By Stanley Stewart,

Why should I read it?

1 author picked In the Empire of Genghis Khan as one of their favorite books, and they share why you should read it.

What is this book about?

Vivid, hilarious, and compelling, this eagerly awaited book takes its place among the travel classics. It is a thrilling tale of adventure, a comic masterpiece, and an evocative portrait of a medieval land marooned in the modern world. Eight and a half centuries ago, under Genghis Khan, the Mongols burst forth from Central Asia in a series of spectacular conquests that took them from the Danube to the Yellow Sea. Their empire was seen as the final triumph of the nomadic "barbarians." In this remarkable book Stanley Stewart sets off on a pilgrimage across the old empire, from Istanbul to…


Book cover of Travels with My Aunt

Robin Cherry Why did I love this book?

Retired bank manager Henry Pulling, a stodgy bachelor who spends his days tending dahlias, meets his eccentric, promiscuous, and amoral Aunt Augusta at his mother’s funeral. She drags him out of his suburban torpor and into a life of adventure accompanied by her lover from Sierra Leone. They travel from Paris to Istanbul on board the Orient Express and to South America where Henry reveals that Augusta has taught him well. Greene described Travels with my Aunt as “the only book I have written for the fun of it,” and while it is a bit dated, it’s still a fun ride. 

By Graham Greene,

Why should I read it?

3 authors picked Travels with My Aunt as one of their favorite books, and they share why you should read it.

What is this book about?

Henry Pulling, a retired bank manager, meets his septuagenarian Aunt Augusta for the first time in over fifty years at his mother's funeral. Soon after, she persuades Henry to abandon Southwood, his dahlias and the Major next door to travel her way, through Brighton, Paris, Istanbul, Paraguay... Accompanying his aunt, Henry joins a shiftless, twilight society: mixing with hippies, war criminals, CIA men; smoking pot, breaking all the currency regulations and eventually coming alive after a dull suburban lifetime.


Book cover of Tuva or Bust! Richard Feynman's Last Journey

Robin Cherry Why did I love this book?

Legendary physicist Richard Feynman’s intrigue with the remote Siberian country of Tanaa Tuva was inspired by the country’s triangular postage stamps he collected as a child. As an adult, he asked his friend, Ralph Leighton if he knew anything about the country and when the two men discovered the capital was the “legitimate vowel-less” Kyzyl, they become obsessed with visiting it. Feynman and Leighton spent over ten years trying to reach Tuva, foiled by ridiculous Soviet bureaucracy and ultimately, Feynman’s death from cancer. While the ending is bittersweet, this story of friendship and obsession is a fitting tribute to Feynman’s passion, playfulness, and curiosity. 

By Ralph Leighton,

Why should I read it?

1 author picked Tuva or Bust! Richard Feynman's Last Journey as one of their favorite books, and they share why you should read it.

What is this book about?

In 1977, Feynman and his sidekick- fellow drummer and geography enthusiast Ralph Leighton-set out to make arrangements to visit Tuva, doing noble and hilarious battle with Soviet red tape, befriending quite a few Tuvans, and discovering the wonders of Tuvan throat-singing. Their Byzantine attempts to reach Tannu Tuva would span a decade, interrupted by Feynman's appointment to the committee investigating the Challenger disaster, and his tragic struggle with the cancer that finally killed him. Tuva or Bust! chronicles the deepening friendship of two zany, brilliant strategists whose love of the absurd will delight and instruct. It is Richard Feynman's last,…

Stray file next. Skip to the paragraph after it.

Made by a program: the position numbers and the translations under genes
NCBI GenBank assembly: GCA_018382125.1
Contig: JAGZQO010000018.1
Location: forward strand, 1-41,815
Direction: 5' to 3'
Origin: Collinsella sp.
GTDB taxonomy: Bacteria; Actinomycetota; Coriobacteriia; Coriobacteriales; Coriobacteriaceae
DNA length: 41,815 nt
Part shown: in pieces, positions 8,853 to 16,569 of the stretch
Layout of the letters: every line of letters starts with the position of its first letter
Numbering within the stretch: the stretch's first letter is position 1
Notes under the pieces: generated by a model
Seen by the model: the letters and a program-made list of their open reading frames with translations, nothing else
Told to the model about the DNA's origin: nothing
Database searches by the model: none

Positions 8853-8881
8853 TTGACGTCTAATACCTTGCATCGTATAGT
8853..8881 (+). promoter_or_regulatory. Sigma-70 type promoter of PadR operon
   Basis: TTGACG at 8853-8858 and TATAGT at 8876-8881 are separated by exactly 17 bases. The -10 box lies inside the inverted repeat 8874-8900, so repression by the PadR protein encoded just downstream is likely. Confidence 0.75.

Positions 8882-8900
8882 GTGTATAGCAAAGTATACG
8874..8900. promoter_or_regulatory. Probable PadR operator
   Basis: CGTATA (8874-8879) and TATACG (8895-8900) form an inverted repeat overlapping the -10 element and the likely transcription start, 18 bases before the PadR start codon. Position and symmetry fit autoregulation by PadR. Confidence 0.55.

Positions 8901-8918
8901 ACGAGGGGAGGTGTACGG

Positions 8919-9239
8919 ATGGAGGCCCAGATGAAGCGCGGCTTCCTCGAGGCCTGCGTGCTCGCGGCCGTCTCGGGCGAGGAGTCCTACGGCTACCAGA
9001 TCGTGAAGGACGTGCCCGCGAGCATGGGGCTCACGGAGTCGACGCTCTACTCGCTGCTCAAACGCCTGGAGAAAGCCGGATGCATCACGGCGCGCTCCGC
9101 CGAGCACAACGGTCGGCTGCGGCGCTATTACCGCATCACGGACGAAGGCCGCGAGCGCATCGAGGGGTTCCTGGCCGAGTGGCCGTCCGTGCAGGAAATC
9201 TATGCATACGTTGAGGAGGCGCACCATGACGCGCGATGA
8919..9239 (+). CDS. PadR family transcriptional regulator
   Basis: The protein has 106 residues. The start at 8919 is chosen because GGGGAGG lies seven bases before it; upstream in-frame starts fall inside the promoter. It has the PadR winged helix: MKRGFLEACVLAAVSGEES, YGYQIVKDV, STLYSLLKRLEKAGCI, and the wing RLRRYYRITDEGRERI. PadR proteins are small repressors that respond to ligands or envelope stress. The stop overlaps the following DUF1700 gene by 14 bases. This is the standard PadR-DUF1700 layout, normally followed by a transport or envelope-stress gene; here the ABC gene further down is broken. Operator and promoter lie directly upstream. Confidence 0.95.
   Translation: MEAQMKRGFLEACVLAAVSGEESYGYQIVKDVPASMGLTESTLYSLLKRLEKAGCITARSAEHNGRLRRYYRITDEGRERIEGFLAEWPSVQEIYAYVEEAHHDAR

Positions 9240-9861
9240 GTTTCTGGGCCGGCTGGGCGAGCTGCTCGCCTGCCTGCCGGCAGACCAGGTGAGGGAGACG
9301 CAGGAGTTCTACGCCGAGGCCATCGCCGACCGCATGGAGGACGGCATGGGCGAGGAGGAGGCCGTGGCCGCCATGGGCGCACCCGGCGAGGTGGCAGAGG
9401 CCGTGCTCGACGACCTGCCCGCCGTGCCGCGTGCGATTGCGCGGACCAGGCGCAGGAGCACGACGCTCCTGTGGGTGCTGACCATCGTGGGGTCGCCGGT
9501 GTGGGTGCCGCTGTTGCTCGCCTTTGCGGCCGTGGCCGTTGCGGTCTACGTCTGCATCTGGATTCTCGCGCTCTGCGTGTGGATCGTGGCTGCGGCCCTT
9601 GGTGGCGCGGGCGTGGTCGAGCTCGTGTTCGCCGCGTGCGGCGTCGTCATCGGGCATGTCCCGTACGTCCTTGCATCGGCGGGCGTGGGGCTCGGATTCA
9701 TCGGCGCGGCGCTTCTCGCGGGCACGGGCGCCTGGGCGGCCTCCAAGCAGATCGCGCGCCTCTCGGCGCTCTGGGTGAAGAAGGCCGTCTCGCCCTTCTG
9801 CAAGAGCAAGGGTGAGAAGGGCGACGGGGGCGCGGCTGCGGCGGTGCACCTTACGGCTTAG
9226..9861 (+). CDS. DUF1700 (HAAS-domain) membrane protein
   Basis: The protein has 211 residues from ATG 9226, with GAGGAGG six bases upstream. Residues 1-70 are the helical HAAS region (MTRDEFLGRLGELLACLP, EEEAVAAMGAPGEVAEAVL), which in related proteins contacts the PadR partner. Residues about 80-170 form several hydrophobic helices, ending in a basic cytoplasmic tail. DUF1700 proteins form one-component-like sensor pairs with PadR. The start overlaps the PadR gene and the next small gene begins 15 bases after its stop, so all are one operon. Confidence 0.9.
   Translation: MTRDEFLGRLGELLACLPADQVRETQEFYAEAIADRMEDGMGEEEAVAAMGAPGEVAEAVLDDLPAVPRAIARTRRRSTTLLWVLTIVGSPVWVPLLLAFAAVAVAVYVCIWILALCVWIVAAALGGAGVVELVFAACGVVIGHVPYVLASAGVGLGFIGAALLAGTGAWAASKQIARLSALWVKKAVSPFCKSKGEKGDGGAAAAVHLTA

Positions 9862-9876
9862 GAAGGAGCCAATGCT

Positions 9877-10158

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The Pianist's Only Daughter: A Memoir

By Kathryn Betts Adams,

Book cover of The Pianist's Only Daughter: A Memoir

Kathryn Betts Adams

New book alert!

What is my book about?

The Pianist's Only Daughter is a frank, humorous, and heartbreaking exploration of aging in an aging expert's own family.

Social worker and gerontologist Kathryn Betts Adams spent decades negotiating evolving family dynamics with her colorful and talented parents: her mother, an English scholar and poet, and her father, a pianist and music professor. Their vivid emotional lives, marital instability, and eventual divorce provided the backdrop for her 1960s and ‘70s Midwestern youth.

Nearly thirty years after they divorce, Adams' newly single father flies in to woo his ex-wife, now retired and diagnosed with Parkinson’s disease. Their daughter watches in disbelief as they reconcile and decide to live together again. She steps in to become her parents' eldercare manager when her mother’s condition worsens, facing old family dynamics and disappointing limitations to available services. Throughout, she attempts to help her parents maintain their humanity in their final years.

The Pianist's Only Daughter: A Memoir

By Kathryn Betts Adams,

What is this book about?

Grounded in insights about mental health, health and aging, The Pianist’s Only Daughter: A Memoir presents a frank and loving exploration of aging in an aging expert's own family.

Social worker and gerontologist Kathryn Betts Adams spent decades negotiating evolving family dynamics with her colorful and talented parents: her English scholar and poet mother and her pianist father. Their vivid emotional lives, marital instability, and eventual divorce provided the backdrop for her 1960s and ‘70s Midwestern youth.

Nearly thirty years after they divorce, Adams' father finds himself single and flies in to woo his ex-wife, now retired and diagnosed with…